Please write letters based on some of the information provided below, to these MPs/Ministers / Candidates

Fiona Phillips, MP, Federal Member for Gilmore,
Shelley Hancock, MP, Member for South Coast,
Andrew Constance, Liberal candidate for Gilmore,
Ryan Park, MP, Shadow Minister NSW Health,
Brad Hazzard, MP, Minister for Health,
Greg Hunt, MP, Minister for Health & Aged Care,
Mark Butler, MP, Shadow Minister for Health & Ageing,

A community meeting was held in Huskisson on Monday 7th March, where two branch offi- cials from the NSW Nurses & Midwives Association - nurses at Shoalhaven Public Hospi- tal, spoke on the chronic under-resourcing of the hospital since COVID. They reported nurses are feeling pressured and disadvantaged and they want the community to under- stand the issues and what was behind their walk-outs. The focus of their industrial action are pay, and staff to patient ratios. The response from Government has been disappoint- ing. The nursing staff are asking for support from the community.
No doubt other hospitals have experienced similar issues. However, Shoalhaven Hospital has the additional burden of a rapidly increasing population since COVID, in addition to the large influx of tourists & visitors. Also, we have a considerable number of Aged Care facili- ties in our area whose residents have greater medical needs. Therefore it is inevitable our small regional hospital would be stretched beyond its limited resources. The hospital ca- pacity is always above 100%.
It is in our interest as a community to support the nursing staff of Shoalhaven Hospital.
Absenteeism due to staff, or members of their family, falling sick with COVID, combined with the obligatory periods of isolation, has resulted in Shoalhaven Hospital being under resourced. Pressure is placed on existing rostered staff to fill shifts. On days off they re- ceive at least 4 text messages a day asking if they can fill gaps.
The shortage of doctors in the Shoalhaven has also had an impact. There is nowhere else for sick people to go to access a doctor other than Shoalhaven Hospital. The same applies to ill residents of Care Homes when the facility is not adequately staffed due to COVID and isolation requirements, and not having RNs on duty.
Nurses are leaving Shoalhaven Hospital, especially senior nurses, because they are ex- hausted and feel unappreciated. Whilst the new Premier Mr. Perrottet has been boasting of NSW’s health system, he has been responding to nurses grievances by telling them to “cope.”
Staff diagnosed with COVID are required to take their own sick leave for the obligatory time away from work. Claiming under Work Cover for time off is only successful when evi- dence can be provided that COVID infection occurred at work. This is not feasible. Therefore, some staff have no sick leave left.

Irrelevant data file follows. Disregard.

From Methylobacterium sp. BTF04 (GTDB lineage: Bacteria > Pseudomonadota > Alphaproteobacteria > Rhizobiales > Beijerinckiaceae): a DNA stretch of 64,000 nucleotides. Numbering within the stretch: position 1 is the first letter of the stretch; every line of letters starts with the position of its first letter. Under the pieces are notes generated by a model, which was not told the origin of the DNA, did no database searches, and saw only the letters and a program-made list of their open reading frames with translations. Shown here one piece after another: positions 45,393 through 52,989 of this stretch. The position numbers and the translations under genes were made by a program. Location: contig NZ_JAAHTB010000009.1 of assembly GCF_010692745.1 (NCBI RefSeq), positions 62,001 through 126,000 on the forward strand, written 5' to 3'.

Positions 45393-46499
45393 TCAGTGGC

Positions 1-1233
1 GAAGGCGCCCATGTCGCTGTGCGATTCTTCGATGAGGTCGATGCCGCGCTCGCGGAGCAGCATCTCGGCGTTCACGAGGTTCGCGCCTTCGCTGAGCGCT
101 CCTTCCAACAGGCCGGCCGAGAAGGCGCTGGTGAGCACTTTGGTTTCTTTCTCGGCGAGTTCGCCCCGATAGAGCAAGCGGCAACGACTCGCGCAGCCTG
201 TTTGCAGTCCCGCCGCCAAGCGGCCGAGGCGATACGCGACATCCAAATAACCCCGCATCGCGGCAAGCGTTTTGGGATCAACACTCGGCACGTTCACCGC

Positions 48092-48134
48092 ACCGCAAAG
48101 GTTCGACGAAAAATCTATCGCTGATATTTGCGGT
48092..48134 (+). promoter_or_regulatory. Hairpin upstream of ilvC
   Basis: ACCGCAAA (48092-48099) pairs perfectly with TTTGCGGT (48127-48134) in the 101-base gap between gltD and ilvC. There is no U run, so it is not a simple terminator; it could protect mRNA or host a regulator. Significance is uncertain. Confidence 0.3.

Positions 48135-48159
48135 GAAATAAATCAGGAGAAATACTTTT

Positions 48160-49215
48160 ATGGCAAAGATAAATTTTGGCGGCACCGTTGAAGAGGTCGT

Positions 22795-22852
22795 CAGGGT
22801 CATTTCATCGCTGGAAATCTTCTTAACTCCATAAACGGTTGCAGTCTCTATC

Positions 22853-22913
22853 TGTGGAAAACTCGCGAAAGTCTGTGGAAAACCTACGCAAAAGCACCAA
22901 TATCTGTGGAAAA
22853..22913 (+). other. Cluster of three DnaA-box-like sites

There is no Nursing Staff Agency available to Shoalhaven Hospital, unlike other hospitals where relief nurses can be accessed.
The loss of experienced staff perpetuates the ailing system:
* The skill mix is not as it should be, eg. Senior staff with juniors. This also makes it difficult to run The Graduate Nurses Program - where nursing graduates are to be placed with senior nurses to supervise and provide support.
* Replacing sick staff and or those in isolation, cannot be done satisfactorily due to the lack of available & appropriately skilled staff. Therefore, ‘Like for Like’ replacement is not happening. ‘Specials’ aren’t available to deal with difficult patients or those with special needs.
The nurses are requesting:
* Mandatory staff to patient ratios on a 24/7, shift by shift basis, that are legally enforceable. They argued ratios are important because they save money - prevent accidents, and produce better patient outcomes.
1:3 in Emergency 1:4 in a Ward 1:1 in Intensive Care 1:3 in Maternity. And an appropriate ratio for Midwifery that includes babies in the numbers. (Cur-
rently that is not the case)
This is not an unreasonable claim. Nurses have a professional obligation to call out patient safety issues. Our community relies on Shoalhaven Hospital. This is for the benefit of staff and patients - and that can be any one of us in the Shoalhaven community.
* An increase in pay. At the very minimum in line with inflation. More beneficial would be a pay increase that demonstrates we value our hospital nurses. The community will benefit in more ways than one, as the money will be spent locally.